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Budget issues reign in Kaine, Allen Debate
Senate foes focus on health care, entitlements

Tuesday, October 9, 2012

RICHMOND (AP) — Democrat Tim Kaine and Republican George Allen drew sharper contrasts Monday between themselves in a televised primetime U.S. Senate debate on the issues of entitlements seniors have paid all their lives, with Allen backing higher retirement age and Kaine promising to protect Social Security “to my last breath.”

The fourth of five debates between the former Virginia governors and the first before a statewide broadcast audience ranged from abortion and contraception to looming military cuts to a Supreme Court case over racial diversity initiatives on college campuses.

Though there were no game-changing moments, the debate provided a clearer window into the priorities and personalities in a neck-and-neck race that could determine whether Republicans wrest a narrow Senate majority from the Democrats.

In a debate sponsored by AARP and the League of Women Voters, questions about Medicare and Social Security shared center stage with related issues of taxation and women’s issues of pay inequality and access to abortion services.

Allen said he supports preserving Social Security as-is for people 50 and older, but favors increasing the minimum eligibility age and means testing for those 49 and younger.

“For millionaires, they don’t need to have the same benefits as those of lower income,” Allen said.

Kaine noted Allen’s support during his previous Senate term, from 2001 to 2007, for unsuccessful legislation to privatize Social Security. “That would have been a huge catastrophe prior to the (2008) collapse of Wall Street,” Kaine said. “If I am in the U.S. Senate, I will fight efforts to privatize Social Security to my last breath.”

On taxes, Allen accused Kaine of proposing several tax increases during his term as governor from 2006 into 2010, including a measure that would have increased taxes on people earning as little as $17,000 annually.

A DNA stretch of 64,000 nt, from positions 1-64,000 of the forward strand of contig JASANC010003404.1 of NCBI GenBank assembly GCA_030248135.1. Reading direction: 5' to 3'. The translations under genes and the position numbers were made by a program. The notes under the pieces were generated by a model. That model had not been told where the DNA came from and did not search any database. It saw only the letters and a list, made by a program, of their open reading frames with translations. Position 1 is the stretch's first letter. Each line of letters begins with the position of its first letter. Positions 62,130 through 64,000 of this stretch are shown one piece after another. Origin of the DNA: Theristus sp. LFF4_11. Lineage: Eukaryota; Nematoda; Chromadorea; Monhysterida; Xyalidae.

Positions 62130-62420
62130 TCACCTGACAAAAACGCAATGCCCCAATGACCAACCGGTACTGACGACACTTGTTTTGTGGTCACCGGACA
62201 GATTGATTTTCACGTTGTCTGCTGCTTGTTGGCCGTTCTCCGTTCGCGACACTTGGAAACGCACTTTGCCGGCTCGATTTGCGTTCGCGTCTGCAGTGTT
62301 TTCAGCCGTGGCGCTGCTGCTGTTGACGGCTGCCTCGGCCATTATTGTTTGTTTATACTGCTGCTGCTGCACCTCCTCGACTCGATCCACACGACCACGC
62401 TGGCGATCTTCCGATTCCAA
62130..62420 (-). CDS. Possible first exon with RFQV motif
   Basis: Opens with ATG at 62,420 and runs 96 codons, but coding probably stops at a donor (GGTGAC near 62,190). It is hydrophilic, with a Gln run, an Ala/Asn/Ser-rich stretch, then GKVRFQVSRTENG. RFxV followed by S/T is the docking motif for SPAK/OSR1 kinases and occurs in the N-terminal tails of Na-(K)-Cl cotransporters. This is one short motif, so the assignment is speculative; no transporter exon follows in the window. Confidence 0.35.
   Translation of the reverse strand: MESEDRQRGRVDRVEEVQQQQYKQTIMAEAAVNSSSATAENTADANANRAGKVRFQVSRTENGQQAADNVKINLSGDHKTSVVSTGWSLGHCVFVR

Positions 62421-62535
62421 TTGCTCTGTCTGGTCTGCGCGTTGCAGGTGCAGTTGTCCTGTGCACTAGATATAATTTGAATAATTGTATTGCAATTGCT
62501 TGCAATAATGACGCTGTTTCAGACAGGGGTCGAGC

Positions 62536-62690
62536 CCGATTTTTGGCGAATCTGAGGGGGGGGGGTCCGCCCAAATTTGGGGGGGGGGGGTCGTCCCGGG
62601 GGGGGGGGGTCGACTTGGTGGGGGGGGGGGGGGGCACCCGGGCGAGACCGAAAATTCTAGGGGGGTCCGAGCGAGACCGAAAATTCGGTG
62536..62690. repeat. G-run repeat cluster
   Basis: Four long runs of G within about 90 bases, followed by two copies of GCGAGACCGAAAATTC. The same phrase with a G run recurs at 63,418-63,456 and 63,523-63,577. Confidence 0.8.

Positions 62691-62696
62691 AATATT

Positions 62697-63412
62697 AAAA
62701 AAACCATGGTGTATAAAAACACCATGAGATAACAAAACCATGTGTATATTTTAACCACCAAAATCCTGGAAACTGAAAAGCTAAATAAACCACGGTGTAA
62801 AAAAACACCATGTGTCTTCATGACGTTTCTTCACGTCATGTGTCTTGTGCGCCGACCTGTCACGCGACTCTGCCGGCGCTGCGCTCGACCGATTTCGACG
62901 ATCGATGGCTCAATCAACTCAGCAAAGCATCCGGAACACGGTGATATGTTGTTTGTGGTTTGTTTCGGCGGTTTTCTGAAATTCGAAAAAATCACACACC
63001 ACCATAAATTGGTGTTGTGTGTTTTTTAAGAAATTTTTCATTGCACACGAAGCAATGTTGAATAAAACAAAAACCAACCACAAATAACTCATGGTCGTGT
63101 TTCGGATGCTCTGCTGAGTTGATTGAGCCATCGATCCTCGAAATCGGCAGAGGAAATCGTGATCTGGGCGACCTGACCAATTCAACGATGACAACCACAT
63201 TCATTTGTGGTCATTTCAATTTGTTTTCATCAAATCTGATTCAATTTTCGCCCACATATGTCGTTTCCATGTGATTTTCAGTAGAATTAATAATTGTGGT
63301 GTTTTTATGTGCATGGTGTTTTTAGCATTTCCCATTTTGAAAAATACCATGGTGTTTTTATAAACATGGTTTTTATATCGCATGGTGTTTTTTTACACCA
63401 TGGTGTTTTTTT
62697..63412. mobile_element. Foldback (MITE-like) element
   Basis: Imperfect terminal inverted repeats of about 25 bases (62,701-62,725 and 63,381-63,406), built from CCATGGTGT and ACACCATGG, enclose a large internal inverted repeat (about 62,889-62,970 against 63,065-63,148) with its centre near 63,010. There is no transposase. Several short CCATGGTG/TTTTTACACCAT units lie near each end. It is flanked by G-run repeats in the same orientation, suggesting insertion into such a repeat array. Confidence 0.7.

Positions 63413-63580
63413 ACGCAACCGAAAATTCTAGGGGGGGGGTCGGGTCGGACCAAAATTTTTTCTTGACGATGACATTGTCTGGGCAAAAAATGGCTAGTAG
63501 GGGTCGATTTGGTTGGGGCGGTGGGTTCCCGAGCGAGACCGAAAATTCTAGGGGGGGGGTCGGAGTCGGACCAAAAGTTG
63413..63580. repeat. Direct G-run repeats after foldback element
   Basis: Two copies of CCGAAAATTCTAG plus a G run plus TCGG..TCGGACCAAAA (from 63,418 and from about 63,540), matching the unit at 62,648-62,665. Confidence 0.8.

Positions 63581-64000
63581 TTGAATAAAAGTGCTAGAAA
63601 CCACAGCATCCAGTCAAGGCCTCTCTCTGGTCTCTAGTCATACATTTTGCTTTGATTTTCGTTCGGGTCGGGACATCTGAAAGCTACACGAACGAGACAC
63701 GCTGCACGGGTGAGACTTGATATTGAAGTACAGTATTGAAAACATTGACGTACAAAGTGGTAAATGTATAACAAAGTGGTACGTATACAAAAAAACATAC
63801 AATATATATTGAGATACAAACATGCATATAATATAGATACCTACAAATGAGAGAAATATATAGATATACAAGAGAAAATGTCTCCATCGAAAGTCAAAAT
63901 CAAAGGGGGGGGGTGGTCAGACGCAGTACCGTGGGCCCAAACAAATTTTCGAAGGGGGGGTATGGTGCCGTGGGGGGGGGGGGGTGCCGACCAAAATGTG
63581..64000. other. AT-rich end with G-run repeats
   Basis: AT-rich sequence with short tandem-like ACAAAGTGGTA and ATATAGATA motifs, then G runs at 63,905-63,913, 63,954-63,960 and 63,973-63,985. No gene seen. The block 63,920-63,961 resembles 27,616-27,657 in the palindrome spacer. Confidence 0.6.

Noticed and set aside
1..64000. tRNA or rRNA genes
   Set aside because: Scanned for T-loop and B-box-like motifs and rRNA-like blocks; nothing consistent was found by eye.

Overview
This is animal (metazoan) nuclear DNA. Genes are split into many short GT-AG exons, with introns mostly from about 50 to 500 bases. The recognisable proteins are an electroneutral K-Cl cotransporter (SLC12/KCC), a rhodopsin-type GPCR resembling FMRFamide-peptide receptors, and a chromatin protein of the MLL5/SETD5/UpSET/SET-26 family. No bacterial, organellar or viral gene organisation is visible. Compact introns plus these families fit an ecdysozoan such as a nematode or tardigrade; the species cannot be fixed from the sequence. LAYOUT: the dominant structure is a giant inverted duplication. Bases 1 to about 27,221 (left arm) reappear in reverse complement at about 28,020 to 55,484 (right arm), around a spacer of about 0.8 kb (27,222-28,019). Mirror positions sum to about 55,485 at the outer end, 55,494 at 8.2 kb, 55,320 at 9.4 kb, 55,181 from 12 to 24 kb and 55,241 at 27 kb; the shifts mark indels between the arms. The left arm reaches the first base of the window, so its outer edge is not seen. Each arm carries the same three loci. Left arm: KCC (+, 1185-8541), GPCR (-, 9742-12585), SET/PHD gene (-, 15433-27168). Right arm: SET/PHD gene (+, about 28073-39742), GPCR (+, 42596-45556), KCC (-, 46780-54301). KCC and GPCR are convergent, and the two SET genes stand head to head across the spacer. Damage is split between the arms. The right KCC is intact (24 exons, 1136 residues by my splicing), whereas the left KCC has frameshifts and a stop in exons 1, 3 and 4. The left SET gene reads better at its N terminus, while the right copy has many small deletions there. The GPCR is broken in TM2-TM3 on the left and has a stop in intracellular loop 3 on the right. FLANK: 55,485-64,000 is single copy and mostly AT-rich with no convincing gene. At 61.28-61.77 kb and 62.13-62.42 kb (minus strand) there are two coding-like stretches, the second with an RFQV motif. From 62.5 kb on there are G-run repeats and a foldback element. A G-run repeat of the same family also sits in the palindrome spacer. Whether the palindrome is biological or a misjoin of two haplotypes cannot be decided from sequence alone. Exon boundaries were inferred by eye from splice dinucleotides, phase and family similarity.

Kaine governed during the worst economic meltdown since the Great Depression, when soaring unemployment and withering investments and home prices forced Kaine and Virginia’s Republican General Assembly to reconcile billions of dollars in budget shortfalls. Two proposed transportation tax boosts and a general tax increase in his final budget never passed. Among the cuts Kaine imposed were rebating part of his own salary and shuttering 19 of the state’s interstate highway rest stops. Virginia’s estate tax was also repealed under Kaine’s watch.

Kaine shot back that Allen was part of a Republican-ruled Senate in league with George W. Bush’s Republican White House that inherited budgets running a surplus from President Bill Clinton and turned it into record deficits.

“We have a balance sheet that is broken. When George Allen went into the Senate, it was fixed. We had a surplus. But he broke both sides of the balance sheet. He dramatically slashed taxes and he jacked up spending $16,000 every second that he served for six years,” Kaine said.

Hold on, Allen said. In the six years since he left the Senate, four of them under Democratic President Barack Obama, that spending figure has increased to $47,000 per second, he said.

Asked directly by debate moderator Bob Holsworth whether he would support the House-approved budget authored by Budget Committee Chairman and GOP vice-presidential running mate Paul Ryan, Allen sidestepped into a rant against Affordable Care Act, the health care plan Obama pushed through Congress in 2010.

Kaine noted Allen’s support for a “personhood” bill that would outlaw virtually all abortions by extending the full legal protections of living, breathing individuals to a fetus from the instant of conception.

Allen sought to narrow the focus of the federal personhood measure, saying his intent was to hold accountable criminals who injure a woman and kill her fetus during a violent attack.

Asked where they stand on a pending U.S. Supreme Court that will decide whether tax-supported college diversity programs, Kaine said he hopes the court will “affirm that it is OK for a public institution ... to try to make sure that the student body looks like the state looks.” But he said other factors besides race, such as household income, should also apply.

Allen wouldn’t take his commitment as far as Kaine.

“While affirmative recruitment makes good sense, I don’t want people who are qualified or better qualified being denied that opportunity,” Allen said.

 

 
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